The Realities of Getting Laid Off
At the tail end of 2019, I unexpectedly got laid off from my job of almost 5 years.
I’ve gone back and forth about writing this post, because the entire situation brought me so much shame. And if I’m being honest, it still does a bit. When you hear those words, “today is your last day with the company,” suddenly you find yourself frantically navigating this dark, hazy unknown that you were just so aggressively shoved into. No more salary. No more benefits. No more routine. But you know what? That shit doesn’t define me. So, let’s talk about it.
I can only equate the feeling to Carrie Bradshaw in the first Sex and the City movie, sitting on Charlotte’s couch, staring into space, chugging vodka, and uttering, “yes, I’m still jilted.”
So what do you do? I mean clearly, get drunk and cry a lot when it first happens. You’re human. I believe I sat on my couch, watched Contagion, and chugged wine all night as I envisioned living in a van down by the river.
But when I woke up the next morning and realized what happened wasn’t a fucked up wine-induced dream, I pulled myself out of bed, even though I really didn’t want to, and got moving. That’s key. The whole, “I’ll just give myself a day,” will turn into a week, and before you know it two months has past and your pajamas are encrusted into your ass. GET. UP.
While this will sound incredibly corny, I’m a firm believer in, “everything happens for a reason.” Anytime the rug has gotten pulled out from underneath me, I’ve found it has led me to better things. Things that made me happier and more fulfilled. So, while I don’t have a magic bandage to heal all lay off wounds, I do have some tricks to make this new, strange way of life a little easier to navigate.
Sign up for unemployment, like yesterday: Sign up even before you turn on Contagion. The whole process is a convoluted disaster area. You think you just sign up and the checks start flowing, right? Wrong. There is so much waiting, so much back and forth. It takes forever. I mean start signing up before your employer even gets done telling you you’re getting laid off. For me I pretty much blacked out during most of that talk, so mine as well do something productive, right? “Kate, today is your last…” “Yeah PA Unemployment… hi, it’s me, let’s get this shit moving.”
Oh and don’t be ashamed about being on unemployment: For me, the idea of being on unemployment was like the final nail in my failure coffin. But, my wise mother softly reminded me that, as an employee of 10+ years (ew), I constantly paid into it, so if God forbid something happened, it was there. So instead of a check of failure, I looked at it as a comfy cushion to use while I get back on my feet.
Set goals for yourself daily: Start out small. Maybe one day you’re going to aim to make your bed. The next, set a goal for networking with 5 people. They could be personal or professional. But whatever you choose, it will keep you motivated and active.
Don’t be afraid to cut people off: I can’t tell you how important it is to surround yourself with positive people who genuinely care for you and who will motivate you. It’s okay to distance yourself or set boundaries with people who no longer serve a purpose in your life, or who you just don’t believe have your best interest at heart. Trust your gut and make no apologies while doing so. I mean lay off or not, take this advice.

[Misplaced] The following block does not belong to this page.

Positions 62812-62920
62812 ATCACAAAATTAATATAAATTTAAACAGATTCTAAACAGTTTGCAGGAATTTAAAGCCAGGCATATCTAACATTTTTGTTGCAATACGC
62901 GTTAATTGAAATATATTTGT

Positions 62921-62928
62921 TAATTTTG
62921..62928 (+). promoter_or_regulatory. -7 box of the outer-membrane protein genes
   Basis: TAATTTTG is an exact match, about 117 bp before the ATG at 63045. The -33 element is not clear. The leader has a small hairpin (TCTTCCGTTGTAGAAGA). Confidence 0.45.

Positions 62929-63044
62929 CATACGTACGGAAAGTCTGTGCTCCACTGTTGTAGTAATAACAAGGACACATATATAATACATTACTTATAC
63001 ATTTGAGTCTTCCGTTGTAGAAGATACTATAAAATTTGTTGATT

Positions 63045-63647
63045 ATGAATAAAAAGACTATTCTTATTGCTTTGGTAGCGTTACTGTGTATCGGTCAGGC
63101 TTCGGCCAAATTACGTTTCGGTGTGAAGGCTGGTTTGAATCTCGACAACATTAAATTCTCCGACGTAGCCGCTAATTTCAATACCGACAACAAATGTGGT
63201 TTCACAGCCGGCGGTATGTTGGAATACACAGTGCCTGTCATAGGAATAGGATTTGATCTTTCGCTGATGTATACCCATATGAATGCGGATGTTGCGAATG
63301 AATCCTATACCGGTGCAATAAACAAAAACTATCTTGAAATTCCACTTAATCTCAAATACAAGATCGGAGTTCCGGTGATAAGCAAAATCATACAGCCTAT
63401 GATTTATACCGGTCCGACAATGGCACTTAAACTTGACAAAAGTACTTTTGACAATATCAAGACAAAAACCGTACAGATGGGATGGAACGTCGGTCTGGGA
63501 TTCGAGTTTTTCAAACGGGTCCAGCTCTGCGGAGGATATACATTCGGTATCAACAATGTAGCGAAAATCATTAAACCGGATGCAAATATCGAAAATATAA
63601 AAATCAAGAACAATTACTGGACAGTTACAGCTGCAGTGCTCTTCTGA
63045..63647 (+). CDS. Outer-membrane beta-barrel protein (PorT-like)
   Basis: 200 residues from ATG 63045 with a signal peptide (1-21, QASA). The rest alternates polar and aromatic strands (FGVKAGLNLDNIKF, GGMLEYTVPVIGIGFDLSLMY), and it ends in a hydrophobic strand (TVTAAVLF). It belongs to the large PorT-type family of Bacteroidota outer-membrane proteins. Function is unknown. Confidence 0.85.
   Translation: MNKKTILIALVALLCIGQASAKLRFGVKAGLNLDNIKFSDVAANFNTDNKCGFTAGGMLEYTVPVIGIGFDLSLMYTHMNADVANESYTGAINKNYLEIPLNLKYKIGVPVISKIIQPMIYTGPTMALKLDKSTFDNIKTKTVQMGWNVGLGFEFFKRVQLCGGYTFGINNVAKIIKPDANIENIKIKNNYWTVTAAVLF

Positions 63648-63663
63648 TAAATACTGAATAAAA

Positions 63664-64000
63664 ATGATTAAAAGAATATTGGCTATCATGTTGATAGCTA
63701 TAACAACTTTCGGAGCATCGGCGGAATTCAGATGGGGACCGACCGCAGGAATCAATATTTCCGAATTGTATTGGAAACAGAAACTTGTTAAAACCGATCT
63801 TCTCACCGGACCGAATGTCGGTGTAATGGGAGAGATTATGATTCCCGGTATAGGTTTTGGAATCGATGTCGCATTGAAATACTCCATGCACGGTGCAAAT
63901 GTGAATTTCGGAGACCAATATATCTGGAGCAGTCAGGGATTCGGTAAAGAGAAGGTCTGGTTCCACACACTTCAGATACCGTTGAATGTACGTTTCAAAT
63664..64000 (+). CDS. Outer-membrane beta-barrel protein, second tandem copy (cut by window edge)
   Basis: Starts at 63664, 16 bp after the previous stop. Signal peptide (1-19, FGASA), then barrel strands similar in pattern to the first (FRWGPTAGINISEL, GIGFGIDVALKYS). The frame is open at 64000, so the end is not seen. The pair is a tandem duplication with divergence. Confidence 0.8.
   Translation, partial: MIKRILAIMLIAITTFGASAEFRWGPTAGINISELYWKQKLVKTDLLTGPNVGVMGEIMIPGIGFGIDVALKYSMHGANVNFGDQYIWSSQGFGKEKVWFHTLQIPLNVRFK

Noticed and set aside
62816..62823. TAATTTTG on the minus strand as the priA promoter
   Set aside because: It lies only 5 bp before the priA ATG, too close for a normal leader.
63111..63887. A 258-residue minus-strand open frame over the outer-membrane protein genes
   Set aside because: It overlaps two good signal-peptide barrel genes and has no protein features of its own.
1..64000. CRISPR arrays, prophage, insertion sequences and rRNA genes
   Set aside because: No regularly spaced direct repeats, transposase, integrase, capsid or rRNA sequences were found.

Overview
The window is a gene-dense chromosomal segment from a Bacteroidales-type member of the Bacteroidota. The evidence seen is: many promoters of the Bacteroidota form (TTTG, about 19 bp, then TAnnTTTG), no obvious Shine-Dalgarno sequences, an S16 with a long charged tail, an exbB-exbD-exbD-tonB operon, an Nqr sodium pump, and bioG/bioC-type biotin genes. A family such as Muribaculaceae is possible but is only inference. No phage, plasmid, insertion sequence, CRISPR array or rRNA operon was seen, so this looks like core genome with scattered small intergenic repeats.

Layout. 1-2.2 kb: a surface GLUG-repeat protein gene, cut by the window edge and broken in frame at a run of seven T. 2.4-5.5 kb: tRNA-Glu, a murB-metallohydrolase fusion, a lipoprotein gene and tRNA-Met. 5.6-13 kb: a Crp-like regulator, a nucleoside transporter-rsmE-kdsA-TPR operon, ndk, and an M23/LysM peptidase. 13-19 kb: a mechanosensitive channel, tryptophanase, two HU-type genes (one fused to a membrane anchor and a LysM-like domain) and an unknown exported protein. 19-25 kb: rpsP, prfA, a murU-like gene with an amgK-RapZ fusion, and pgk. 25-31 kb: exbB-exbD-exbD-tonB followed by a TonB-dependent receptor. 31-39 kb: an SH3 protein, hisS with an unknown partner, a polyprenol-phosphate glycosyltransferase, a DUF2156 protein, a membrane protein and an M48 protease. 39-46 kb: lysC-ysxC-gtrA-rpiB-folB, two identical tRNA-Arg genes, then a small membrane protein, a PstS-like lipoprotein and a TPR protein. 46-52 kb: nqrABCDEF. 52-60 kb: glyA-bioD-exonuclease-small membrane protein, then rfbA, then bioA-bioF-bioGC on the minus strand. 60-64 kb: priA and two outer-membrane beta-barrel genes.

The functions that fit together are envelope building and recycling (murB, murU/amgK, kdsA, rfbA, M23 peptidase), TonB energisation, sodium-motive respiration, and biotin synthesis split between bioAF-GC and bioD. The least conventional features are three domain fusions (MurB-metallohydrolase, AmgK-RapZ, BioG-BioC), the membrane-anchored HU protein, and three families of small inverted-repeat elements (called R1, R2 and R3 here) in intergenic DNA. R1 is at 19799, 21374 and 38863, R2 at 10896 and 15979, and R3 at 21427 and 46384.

Don’t EVER say “funemployment”: EVER. Whomever invented the word should be shunned from society and/or burned at the stake. To be clear, this shit isn’t fun. If you don’t look at being unemployed as a full-time job of finding employment, you’re doing it wrong.
Stay healthy: When else can you workout at any time of the day, or take the time to meal plan, research interesting recipes, and go to the grocery store when it doesn’t feel like Armageddon. I mean casually strolling through the produce section without five jags evil eyeing you down for no reason? What a slice of heaven. Having your mind and body in good shape will get you one step closer to leaving lay off land.
Focus on the things you can control: When I wasn’t aggressively job hunting, I took a page out of the Home Edit (if you don’t follow them on IG, do it now, @thehomeedit, you’re welcome), and organized so many areas of my home. Every day I would tackle another basket or drawer or room, and I ended up throwing away like 20,000 pounds of nonsense. I think one of my finest accomplishments was organizing under my sink and placing my dishwasher pods in a mason jar instead of their plastic bag (hey, it’s the little things). Not only did it keep my mind busy, but it allowed me to purge and make everything clean and organized for whatever the hell my new start would be. Wait did I accidentally Marie Kondo my home?
Reach out if you need help: When you get laid off, you’re grieving a loss that comes with an arsenal full of emotions. The most important thing is to take care of yourself. Don’t be a hero. Own your bad days. Celebrate your good ones. Be selfish. Be vulnerable. Say no. Lean on the ones closest to you. Close the door to all toxic relationships. Ask for help. Seriously. Ask for help.
And remember, this shit doesn’t define you. A bunch of higher ups who barely know you or your skillset voting on your livelihood is not a reflection of you as a person or a professional. Better things are just around the corner. I know it’s hard to see through the thick, hazy film, but I promise you, it is coming. And if you ever want a reminder, reach out to me, and I’ll be happy to listen to you cry, laugh, throw things, scream, chug wine, etc. You aren’t alone.
This is just a blip in your fantastic career story. I like to think it was for me.